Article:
Another related assumption of the paper is that it presupposes a specific type of ethical realism: “I presuppose, in other words, a certain objectivism about harm.” This assumption is not brought to attention or included in the conclusion either; it remains unclear what precisely the assumption entails and what kind of counter-arguments it is intended to exclude from consideration.
A third assumption is the content of one of the premises of the argument (P3, above): “I will take for granted that all sex between a prostitute and a client is sex without romantic significance.” As pointed out, this to a large extent assumes what should be shown (petitio principii).
The article’s relation to consequentialism is also muddled. While the author’s acknowledgment that his “argument is likely to do more work for consequentialists than for deontologists” hints that the argument builds on this specific theoretical basis, the allegiance is never declared explicitly. Nor are the normative implications of such an allegiance discussed; are there for instance counter-arguments that would have had greater traction within deontological or virtue ethical frameworks (as seems likely)?
Hence, in a harm-objectivist, consequentialist perspective with a specific view on sex and prostitution, the argument makes good sense. However, as pointed out, the article clearly appears to aspire to normative force also beyond such specific and controversial assumptions.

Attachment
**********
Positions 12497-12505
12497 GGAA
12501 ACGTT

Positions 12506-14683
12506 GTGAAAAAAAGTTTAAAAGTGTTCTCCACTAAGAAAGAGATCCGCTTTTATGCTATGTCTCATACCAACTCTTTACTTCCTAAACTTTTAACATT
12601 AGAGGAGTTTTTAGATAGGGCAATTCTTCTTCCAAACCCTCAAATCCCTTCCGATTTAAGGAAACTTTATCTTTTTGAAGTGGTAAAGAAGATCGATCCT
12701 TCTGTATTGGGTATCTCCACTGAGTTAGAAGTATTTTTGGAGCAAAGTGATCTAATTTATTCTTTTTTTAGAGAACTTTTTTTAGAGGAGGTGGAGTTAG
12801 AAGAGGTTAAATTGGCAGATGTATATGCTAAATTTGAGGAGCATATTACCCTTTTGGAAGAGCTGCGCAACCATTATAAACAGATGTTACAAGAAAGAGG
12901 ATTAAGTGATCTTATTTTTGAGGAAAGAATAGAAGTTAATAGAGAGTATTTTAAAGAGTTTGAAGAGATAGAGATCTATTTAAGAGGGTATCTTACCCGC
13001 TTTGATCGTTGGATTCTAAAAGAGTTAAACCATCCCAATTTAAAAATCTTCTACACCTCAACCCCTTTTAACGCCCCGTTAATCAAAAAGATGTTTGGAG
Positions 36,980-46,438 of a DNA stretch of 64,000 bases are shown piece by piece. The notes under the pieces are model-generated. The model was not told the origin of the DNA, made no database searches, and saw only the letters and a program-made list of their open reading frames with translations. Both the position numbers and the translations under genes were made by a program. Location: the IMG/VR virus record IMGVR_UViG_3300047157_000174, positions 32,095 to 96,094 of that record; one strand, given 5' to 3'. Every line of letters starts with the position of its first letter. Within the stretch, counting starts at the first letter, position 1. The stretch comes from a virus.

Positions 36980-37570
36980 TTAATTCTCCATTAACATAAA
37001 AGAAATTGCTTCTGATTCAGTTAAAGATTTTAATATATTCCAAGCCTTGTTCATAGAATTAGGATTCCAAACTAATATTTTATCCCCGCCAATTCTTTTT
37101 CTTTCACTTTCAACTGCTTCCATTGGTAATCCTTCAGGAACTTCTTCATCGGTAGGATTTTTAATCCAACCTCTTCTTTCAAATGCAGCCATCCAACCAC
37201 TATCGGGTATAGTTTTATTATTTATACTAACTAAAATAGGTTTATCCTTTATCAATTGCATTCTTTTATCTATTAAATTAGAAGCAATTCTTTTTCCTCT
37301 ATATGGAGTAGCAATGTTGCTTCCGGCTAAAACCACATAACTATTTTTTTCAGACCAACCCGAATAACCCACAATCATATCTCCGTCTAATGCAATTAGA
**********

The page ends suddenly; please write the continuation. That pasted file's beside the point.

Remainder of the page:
This leads us to another relevant quality criterion: Good bioethics makes clear all its important and/or contestable assumptions, and takes these into account explicitly when discussing and drawing its conclusion, so that the limitations of the conclusion come out clear. To this one could also add: Good bioethics does not pose or indicate conclusions that do not follow from its analysis, i.e., it avoids unwarranted extrapolation or generalization. This points back to Aristotle’s enthymeme, that is, as an argument with an unstated premise.